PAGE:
keep the original numbers). If a pajek file with numbered names is imported to Puck, numbers between parentheses are automatically re-converted into identity numbers.
- Reduce ⇒ Eliminates all virtual individuals (individuals that only serve to represent the common parents of full siblings). Virtual individuals are individuals for whom no information is available except for their kinship relations (and perhaps their gender, if they are parents or spouses of existing individuals). This reduction is recommended for the exploratory analysis of a corpus containing fictive individuals (e.g Gender bias).
- Reduce ⇒ Unmarried : eliminates all individuals who are not married.
- Reduce ⇒ Structural children : eliminates all individuals who have neither spouses nor
children (the structural children of the kinship network).
- Reduce ⇒ Marked doubles : doubles are individuals who are identical with another individual. The individual with the lower identity number is considered as the original,
the one with the higher ID number as the double. Doubles can be marked by substituting the original’s identity number for their name. They can be eliminated from the dataset by this function.
- Extract ⇒ Kernel : reduces the kinship network to its kernel
- Extract ⇒ Max. bicomponent : reduces the kinship network to its maximal bicomponent
- Extract ⇒ Core : reduces the kinship network to the sum of its matrimonial bicomponents, the core
- Extract ⇒ by cluster size / value : reduced the network to those vertices who have a positive cluster value in a chosen partition. For example, if “OCCU” (occupation) is chosen, then the network is reduced only to people who have an occupation.
f) Navigate in a dataset
about them, and family the list of all families in the dataset. It is possible to add specific relations between them.
Fig. 6 : dataset’s main window
The identity section of individuals contains :
The individual’s identity number. Each individual has a unique identity number which serves to identify it in all contexts (such as matrimonial rings, or in the kinship section of another individual’s page) and ideally should never be changed. By clicking on the identity number, a drop-down menu appears showing identity numbers and the corresponding names. By choosing an individual in this drop-down menu (or directly entering its identity number) one can jump to the chosen individual’s page.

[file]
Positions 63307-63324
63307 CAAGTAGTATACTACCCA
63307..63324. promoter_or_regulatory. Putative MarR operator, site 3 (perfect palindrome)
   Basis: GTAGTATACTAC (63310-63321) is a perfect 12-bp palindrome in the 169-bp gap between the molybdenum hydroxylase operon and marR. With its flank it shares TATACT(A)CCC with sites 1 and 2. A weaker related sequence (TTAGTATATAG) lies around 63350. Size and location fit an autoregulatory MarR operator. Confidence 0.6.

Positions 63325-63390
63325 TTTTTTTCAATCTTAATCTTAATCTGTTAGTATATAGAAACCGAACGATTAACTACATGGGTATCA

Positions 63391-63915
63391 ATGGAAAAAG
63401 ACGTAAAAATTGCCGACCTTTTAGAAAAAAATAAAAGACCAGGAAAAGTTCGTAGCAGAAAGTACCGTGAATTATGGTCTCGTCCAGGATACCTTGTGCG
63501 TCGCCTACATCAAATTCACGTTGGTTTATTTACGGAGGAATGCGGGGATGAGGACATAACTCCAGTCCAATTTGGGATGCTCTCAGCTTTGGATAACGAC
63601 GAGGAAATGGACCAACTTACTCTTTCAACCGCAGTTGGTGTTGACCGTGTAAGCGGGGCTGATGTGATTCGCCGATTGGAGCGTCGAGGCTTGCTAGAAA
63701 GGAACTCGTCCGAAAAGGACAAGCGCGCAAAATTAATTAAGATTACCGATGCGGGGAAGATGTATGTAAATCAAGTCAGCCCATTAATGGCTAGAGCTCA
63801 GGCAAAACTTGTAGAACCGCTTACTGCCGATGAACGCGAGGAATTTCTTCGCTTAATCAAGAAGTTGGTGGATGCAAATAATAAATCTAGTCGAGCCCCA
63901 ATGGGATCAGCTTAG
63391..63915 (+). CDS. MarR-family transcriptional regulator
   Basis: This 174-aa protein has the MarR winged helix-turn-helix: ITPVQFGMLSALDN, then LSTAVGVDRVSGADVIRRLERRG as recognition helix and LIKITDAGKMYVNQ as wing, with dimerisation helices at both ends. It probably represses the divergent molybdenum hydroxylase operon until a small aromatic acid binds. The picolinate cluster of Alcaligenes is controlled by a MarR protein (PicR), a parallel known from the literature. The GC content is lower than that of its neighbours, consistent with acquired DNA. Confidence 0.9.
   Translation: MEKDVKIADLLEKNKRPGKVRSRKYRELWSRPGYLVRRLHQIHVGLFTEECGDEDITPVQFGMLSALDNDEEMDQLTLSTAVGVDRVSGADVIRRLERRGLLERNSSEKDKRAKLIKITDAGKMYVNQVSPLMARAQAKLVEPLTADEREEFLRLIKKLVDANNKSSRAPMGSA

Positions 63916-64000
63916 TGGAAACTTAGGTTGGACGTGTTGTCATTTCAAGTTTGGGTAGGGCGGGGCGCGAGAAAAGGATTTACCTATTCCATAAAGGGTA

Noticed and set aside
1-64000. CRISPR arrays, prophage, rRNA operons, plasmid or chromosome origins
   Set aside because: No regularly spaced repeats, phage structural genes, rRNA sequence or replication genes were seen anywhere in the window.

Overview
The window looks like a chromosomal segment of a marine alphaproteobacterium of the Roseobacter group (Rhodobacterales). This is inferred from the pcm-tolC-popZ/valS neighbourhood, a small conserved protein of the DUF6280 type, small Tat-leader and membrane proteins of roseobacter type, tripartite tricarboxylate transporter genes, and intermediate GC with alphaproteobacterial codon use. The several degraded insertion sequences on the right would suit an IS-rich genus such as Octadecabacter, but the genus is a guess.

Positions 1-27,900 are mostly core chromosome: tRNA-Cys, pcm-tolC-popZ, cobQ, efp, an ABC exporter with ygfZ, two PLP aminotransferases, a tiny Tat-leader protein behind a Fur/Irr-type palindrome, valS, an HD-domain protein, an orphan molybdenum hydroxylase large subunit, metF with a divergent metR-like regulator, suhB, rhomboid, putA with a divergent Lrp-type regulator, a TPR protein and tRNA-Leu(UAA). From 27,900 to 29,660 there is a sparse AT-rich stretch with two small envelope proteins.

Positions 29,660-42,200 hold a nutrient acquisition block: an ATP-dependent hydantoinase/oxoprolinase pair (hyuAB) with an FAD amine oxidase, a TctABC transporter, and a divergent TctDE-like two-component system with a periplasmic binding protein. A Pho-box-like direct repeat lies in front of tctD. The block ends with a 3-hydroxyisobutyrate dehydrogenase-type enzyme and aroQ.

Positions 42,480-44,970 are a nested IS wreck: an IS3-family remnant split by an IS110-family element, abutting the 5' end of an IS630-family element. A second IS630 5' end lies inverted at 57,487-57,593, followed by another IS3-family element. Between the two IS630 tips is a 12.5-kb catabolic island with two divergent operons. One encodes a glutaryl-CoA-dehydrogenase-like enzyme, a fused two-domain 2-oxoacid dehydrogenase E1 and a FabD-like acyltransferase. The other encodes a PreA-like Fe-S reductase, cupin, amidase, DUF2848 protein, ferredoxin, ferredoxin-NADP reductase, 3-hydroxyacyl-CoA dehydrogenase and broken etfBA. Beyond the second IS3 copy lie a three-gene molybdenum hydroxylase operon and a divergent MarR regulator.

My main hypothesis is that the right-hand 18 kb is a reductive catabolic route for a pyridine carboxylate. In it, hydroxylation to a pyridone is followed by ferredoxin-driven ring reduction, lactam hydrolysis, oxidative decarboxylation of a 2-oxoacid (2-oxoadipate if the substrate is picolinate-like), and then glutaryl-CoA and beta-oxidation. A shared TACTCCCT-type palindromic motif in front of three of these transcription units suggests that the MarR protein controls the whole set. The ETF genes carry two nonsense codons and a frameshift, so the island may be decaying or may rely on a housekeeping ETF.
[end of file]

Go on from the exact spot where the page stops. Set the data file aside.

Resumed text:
The individuals gender : circle for women, triangles for men and squares for individuals whose gender is unknown or commons’ symbols (♂ for men, ♀ for women and ⚲ for unknown). You can change the sex of individuals by clicking on the symbol.
The individual’s first name and last name. When importing or exporting kinship data, Puck identifies separate parts of names by a slash “/” separating them. The name part
before the first slash is identified as first name, all other parts are displayed in the “last name” field. However, any number of names can be distinguished by using the slash separator. The two name fields are auto-completing. Clicking on them opens a drop- down menu where all first and last names of the corpus are displayed, to facilitate data entry.
The window contains information on the immediate (first degree) relatives of Ego: one for parents, one for spouses, one for children. The headline bar above a kinship section indicates also
the number of the respective relatives (number of spouses or children). By clicking on the name, one can jump to the relative’s individual page. Jumping from one relative to another in this manner is a way to navigate through the corpus along kinship paths.
The attribute sections contain supplementary information on the individual, which can also be used to partition the corpus. All these attributes are exogenous properties (date and place of
birth / marriage / death events, occupation, etc.).
Puck distinguishes three different categories of attributes and regroups them in separate sections. All attributes are characterized by a label (for which standard individual property codes should be used) and a value. For instance, a property with the label “OCCU” and the value “merchant” means that the individual’s occupation is that of a merchant. When importing gedcom files, relational properties are automatically transformed into properties of the concerned individuals with reciprocal alter specification. For a list of standard property codes and guidelines for personalized property codes click here.
Note: even an ego’s property with specification of alter and automatic attachment of a reciprocal property to alter with specification of ego still remains a combination of individual properties and is not a relation property. This is important when these properties are used to partition the corpus or to restrict a relational or matrimonial census to a subcorpus. For instance, search results for matrimonial rings among individuals whose marriages lie within a certain period may well contain marriages outside that period, if both partners have been married before or after.
The last number of a date is automatically interpreted as year (important for partitioning).